Rush Limbaugh is under fire for responding in trademark fashion to the congressional testimony of Georgetown law student Sandra Fluke, who wants you to pay for her contraception. If the rest of us are to share in the costs of Ms. Fluke’s sex life, says Rush, we should also share in the benefits, via the magic of online video. For this, Rush is accused of denying Ms. Fluke her due respect.
But while Ms. Fluke herself deserves the same basic respect we owe to any human being, her position — which is what’s at issue here — deserves none whatseover. It deserves only to be ridiculed, mocked and jeered. To treat it with respect would be a travesty. I expect there are respectable arguments for subsidizing contraception (though I am skeptical that there are arguments sufficiently respectable to win me over), but Ms. Fluke made no such argument. All she said, in effect, was that she and others want contraception and they don’t want to pay for it.
To his credit, Rush stepped in to provide the requisite mockery. To his far greater credit, he did so with a spot-on analogy: If I can reasonably be required to pay for someone else’s sex life (absent any argument about externalities or other market failures), then I can reasonably demand to share in the benefits. His dense and humorless critics notwithstanding, I am 99% sure that Rush doesn’t actually advocate mandatory on-line sex videos. What he advocates is logical consistency and an appreciation for ethical symmetry. So do I. Color me jealous for not having thought of this analogy myself.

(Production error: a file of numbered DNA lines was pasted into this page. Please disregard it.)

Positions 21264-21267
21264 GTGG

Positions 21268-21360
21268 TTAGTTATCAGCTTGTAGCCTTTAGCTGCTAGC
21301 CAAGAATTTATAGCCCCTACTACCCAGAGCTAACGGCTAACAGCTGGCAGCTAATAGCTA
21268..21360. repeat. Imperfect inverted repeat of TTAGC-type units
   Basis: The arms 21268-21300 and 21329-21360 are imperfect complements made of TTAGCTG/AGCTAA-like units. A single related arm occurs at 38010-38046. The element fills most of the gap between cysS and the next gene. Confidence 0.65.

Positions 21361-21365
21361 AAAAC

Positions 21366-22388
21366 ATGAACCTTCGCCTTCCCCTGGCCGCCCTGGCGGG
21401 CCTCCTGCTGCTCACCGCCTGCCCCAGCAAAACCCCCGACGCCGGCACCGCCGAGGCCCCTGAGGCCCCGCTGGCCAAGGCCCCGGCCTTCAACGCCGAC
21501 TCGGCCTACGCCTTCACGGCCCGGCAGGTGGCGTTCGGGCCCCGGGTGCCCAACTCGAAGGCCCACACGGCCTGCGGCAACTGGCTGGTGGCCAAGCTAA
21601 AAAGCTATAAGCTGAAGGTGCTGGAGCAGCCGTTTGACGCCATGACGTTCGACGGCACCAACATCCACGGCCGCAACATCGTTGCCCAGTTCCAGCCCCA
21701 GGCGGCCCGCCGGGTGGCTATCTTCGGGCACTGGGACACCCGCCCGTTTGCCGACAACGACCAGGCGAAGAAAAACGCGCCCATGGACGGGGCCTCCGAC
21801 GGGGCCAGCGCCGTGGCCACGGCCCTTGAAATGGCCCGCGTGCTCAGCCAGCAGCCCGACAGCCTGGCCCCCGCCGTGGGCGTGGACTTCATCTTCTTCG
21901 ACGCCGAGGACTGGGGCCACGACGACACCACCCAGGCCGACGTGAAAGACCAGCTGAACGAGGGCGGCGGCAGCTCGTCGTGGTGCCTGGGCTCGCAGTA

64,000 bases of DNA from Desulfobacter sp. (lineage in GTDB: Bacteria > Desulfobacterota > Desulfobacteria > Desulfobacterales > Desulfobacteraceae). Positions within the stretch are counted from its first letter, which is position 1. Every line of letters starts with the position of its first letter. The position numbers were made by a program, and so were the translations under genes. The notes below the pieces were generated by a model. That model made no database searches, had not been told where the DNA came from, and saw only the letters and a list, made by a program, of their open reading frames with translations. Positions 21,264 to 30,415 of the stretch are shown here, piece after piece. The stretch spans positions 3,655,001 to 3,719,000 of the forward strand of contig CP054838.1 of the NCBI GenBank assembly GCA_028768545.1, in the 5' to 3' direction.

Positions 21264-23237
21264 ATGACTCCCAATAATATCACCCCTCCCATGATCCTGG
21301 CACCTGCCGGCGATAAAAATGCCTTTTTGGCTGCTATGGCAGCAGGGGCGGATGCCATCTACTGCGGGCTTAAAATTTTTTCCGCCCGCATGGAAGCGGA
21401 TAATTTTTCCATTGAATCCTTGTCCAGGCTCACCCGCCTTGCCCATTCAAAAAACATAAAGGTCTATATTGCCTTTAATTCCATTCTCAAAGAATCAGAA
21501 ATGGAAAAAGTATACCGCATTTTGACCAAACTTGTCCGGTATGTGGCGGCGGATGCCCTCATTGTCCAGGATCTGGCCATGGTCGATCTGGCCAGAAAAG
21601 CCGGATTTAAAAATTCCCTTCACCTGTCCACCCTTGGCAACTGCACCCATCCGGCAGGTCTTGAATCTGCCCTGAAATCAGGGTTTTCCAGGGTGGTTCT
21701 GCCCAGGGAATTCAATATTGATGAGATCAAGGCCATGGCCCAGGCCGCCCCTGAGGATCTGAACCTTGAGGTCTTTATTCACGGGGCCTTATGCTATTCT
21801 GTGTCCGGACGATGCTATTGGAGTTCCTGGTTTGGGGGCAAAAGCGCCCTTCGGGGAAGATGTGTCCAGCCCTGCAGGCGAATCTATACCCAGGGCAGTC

Some could be forgiven for construing the above as Steve’s basic endorsement of what Rush said, not merely absence of evidence that Steve was shaken deeply to his core by the obvious mistreatment of a woman.
Oh wait, I spoke too soon. Steve then did go on to criticize Rush for calling her a “slut” and a “prostitute.” Phew! Some of us were worried. I guess the UofR president didn’t read this part of Steve’s post:
There’s one place where I part company with Rush, though: He wants to brand Ms. Fluke a “slut” because, he says, she’s demanding to be paid for sex. There are two things wrong here. First, the word “slut” connotes (to me at least) precisely the sort of joyous enthusiasm that would render payment superfluous. A far better word might have been “prostitute” (or a five-letter synonym therefor), but that’s still wrong because Ms. Fluke is not in fact demanding to be paid for sex. (Not that there’s anything wrong with that.) She will, as I understand it, be having sex whether she gets paid or not. Her demand is to be paid. The right word for that is something much closer to “extortionist”. Or better yet, “extortionist with an overweening sense of entitlement”. Is there a single word for that?
And then, just to make sure Steve lets us know what the real issue is here, he concludes the post like this: